On Monday, February 13, 2006 my partner and I, along with several other couples, went to the Richland County courthouse here in South Carolina to apply for a marriage license. This is the third time in as many years that we’ve visited the courthouse as part of national Marriage Equality Week events. It’s the third time we’ve been politely turned away because my partner and I are both women. There is a reason we go every year to the courthouse and not the church house – because marriage is a civil right – not a religious one. Atheists and agnostics get married every single day without ever involving a member of the clergy. We go to the courthouse because my partner and I want our government to recognize our relationship. We don’t need a church to tell us what we already know – that God has recognized our union.
Those who oppose our right to a government-sanctioned marriage complain that same-gender marriage is wrong because “homosexuality is a sin.” I dare say that adultery, murder, lying, cheating and stealing are all sins, no matter what your sexual orientation. Yet, if you are a heterosexual and sin in these types of ways, the government still recognizes your right to get married. The right of marriage – indeed, no civil right – is denied on the basis of whether some church or clergy person deems you a sinner. If civil rights turned on the question of sin – I fear that none of us would meet the qualifications.
If the appeal to sin isn’t convincing, then those who oppose marriage equality say, “Well, you simply can’t be allowed to change the definition of marriage because you want to.” They act as if the definition of marriage has never changed, but it has. At one time the definition of marriage was one man and many women, but that changed. At one time the definition of marriage was one man and one woman, but that woman was the man’s property with no rights of her own, but that has changed. At one time the definition of marriage was one man and one woman as long as they are the same race, but that has changed. At one time the definition of marriage was one man and one woman coming together for the sake of enlarging a family’s land holdings or improving a family’s social status and had nothing whatsoever to do with love, but that has changed. So, yes, we certainly can be allowed to change the definition of marriage because the definition of marriage has been changed many times by the heterosexuals who have engaged in it over the millennia.
What shouldn’t be changed on a whim, however, is a state constitution which is inherently designed to grant rights, not to take them away simply because it’s a politically popular thing to do. Should the family discrimination amendment pass this coming November in our state it will relegate one section of the population, and their children, to second class citizenship. This is discrimination in its purest form, and no fair-minded American supports any form of discrimination.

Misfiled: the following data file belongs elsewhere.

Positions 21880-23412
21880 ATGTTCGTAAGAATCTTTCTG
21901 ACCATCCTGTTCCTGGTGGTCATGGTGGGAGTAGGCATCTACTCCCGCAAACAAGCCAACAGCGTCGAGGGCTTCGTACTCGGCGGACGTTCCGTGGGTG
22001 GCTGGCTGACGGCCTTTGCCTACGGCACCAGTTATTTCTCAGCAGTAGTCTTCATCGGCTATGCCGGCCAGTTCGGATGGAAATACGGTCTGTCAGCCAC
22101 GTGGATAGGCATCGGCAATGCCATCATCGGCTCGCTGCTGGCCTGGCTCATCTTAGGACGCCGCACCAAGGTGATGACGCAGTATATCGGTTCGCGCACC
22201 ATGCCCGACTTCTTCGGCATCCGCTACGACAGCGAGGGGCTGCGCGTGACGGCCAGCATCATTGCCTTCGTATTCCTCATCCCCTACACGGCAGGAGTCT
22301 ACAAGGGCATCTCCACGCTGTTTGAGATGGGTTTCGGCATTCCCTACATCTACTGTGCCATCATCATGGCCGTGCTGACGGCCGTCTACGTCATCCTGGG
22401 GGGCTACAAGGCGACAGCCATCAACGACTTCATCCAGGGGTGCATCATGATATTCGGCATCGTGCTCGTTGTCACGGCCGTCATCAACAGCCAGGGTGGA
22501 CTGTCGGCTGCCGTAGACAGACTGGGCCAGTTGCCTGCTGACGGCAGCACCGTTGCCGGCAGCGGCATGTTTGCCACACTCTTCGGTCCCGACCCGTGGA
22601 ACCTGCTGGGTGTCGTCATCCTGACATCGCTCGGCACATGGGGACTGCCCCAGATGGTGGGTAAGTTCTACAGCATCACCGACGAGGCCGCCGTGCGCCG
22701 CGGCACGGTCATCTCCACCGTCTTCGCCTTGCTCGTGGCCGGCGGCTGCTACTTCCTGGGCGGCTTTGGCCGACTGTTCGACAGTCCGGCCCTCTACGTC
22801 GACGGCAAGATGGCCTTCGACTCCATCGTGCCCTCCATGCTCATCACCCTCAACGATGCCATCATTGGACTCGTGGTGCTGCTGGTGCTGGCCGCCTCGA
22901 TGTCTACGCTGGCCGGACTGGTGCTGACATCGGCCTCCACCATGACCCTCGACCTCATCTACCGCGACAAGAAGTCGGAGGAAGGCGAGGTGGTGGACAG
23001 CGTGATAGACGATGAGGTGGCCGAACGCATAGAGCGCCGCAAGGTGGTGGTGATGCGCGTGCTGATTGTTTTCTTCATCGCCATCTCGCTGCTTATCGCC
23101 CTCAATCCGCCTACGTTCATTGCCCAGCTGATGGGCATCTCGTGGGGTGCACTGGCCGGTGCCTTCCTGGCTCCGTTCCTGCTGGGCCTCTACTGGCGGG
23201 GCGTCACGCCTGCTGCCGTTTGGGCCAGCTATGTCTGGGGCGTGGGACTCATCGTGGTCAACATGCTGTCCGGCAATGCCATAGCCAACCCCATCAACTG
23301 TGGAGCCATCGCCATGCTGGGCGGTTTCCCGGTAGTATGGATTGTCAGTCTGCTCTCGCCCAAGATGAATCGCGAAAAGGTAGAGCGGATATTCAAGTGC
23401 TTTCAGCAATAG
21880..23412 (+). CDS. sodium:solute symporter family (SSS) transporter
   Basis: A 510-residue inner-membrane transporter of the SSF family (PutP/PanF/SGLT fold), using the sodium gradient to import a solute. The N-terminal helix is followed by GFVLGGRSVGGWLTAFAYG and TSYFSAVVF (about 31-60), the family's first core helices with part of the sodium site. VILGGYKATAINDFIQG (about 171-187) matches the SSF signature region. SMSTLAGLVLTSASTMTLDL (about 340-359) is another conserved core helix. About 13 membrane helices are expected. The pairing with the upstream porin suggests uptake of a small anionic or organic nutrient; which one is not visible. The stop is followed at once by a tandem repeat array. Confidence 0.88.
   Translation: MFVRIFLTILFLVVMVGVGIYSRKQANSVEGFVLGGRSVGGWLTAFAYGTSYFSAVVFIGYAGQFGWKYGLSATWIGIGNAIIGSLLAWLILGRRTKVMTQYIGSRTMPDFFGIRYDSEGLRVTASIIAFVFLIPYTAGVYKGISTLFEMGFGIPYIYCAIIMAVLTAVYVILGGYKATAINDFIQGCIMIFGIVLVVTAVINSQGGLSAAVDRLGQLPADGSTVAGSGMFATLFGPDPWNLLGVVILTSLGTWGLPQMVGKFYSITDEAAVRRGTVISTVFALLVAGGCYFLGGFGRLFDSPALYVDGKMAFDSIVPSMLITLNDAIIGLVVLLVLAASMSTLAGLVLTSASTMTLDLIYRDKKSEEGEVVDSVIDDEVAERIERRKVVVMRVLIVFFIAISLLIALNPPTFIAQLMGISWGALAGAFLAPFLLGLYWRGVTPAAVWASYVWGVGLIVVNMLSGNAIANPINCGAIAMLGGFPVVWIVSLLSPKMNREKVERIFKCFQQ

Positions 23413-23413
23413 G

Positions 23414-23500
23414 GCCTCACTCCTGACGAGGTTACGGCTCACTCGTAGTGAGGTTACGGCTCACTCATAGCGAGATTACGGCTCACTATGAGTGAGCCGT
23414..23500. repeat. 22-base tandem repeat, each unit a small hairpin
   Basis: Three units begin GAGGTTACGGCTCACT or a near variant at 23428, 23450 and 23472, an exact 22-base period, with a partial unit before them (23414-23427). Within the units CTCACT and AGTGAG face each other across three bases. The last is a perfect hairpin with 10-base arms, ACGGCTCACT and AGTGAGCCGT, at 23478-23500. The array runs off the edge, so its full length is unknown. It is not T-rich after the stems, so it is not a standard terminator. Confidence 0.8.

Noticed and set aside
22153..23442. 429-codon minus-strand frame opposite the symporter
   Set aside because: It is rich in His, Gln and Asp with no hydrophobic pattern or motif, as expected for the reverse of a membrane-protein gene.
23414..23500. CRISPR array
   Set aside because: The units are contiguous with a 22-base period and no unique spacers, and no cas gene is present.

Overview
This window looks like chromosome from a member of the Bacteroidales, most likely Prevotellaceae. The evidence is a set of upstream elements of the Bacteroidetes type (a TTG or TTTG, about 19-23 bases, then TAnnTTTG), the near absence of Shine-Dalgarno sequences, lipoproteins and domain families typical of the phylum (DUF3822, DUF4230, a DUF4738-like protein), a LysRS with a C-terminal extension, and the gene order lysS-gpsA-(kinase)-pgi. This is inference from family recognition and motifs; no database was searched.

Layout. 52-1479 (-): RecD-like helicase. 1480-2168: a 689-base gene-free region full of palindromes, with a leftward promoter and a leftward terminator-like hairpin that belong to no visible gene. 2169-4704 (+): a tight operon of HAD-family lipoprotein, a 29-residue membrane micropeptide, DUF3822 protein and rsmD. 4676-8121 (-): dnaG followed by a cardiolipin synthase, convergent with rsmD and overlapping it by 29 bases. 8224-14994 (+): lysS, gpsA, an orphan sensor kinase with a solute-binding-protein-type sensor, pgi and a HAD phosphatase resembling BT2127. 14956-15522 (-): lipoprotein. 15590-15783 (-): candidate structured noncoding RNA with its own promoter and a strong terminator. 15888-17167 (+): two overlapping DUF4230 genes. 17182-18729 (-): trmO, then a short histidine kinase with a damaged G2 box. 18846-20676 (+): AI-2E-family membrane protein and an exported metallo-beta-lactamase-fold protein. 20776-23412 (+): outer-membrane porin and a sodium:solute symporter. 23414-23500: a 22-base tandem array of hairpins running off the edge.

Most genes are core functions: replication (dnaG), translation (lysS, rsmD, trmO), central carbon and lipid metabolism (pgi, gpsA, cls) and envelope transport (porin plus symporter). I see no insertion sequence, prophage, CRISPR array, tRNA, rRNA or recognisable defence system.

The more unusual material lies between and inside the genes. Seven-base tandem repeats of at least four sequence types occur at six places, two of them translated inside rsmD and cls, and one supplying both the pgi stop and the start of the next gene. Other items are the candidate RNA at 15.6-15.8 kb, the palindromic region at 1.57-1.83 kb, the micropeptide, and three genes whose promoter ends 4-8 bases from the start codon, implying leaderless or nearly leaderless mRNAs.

If passed, this amendment will make it legal for the government to discriminate against me and my partner. If one of us should die, the government is free to step in and take property, levy taxes and destroy everything we have worked to build over the years, simply because, under the law, we are strangers. If we were able to legally marry we could enjoy each other’s health insurance, make medical decisions for one another, enjoy each other’s social security benefits and be able to directly inherit each other’s property without going through a legal maze.
We’re told we can go to a lawyer and get legal papers, wills and powers of attorney that can approximate marriage rights. But, those documents are cold comfort when you realize that we are only one ornery relative away from total financial devastation. A rancher in Oklahoma recently learned this the hard way when his partner died. They had all those documents, but his partner’s cousins challenged those documents and won, leaving this man not only without the partner he loved, but without the life they had built together. Equality in marriage would have prevented this tragedy.
It’s a potential tragedy faced by thousands of South Carolina residents today. Census data show South Carolina is fourth in the nation for same-gender couples raising children and third in the nation for African-American same-gender couples raising children. Without a marriage license from the state they could lose their homes, their livelihoods and even their children in the blink of an eye because of government or family intrusion. It’s time that voters step up and say no to this kind of discrimination. It’s time for South Carolina to reject this amendment and send the message that what is important to the people of this state is protecting all families.
Whosoever founder and Editor Emeritus Rev. Candace Chellew is the author of Bulletproof Faith: A Spiritual Survival Guide for Gay and Lesbian Christians. She earned her masters of theological studies at Emory University’s Candler School of Theology, was ordained in December 2003, and trained as a spiritual director through the Omega Point program of the Episcopal Diocese of Atlanta. She serves as the spiritual director of Jubilee! Circle in Columbia, S.C., and blogs at Motley Mystic.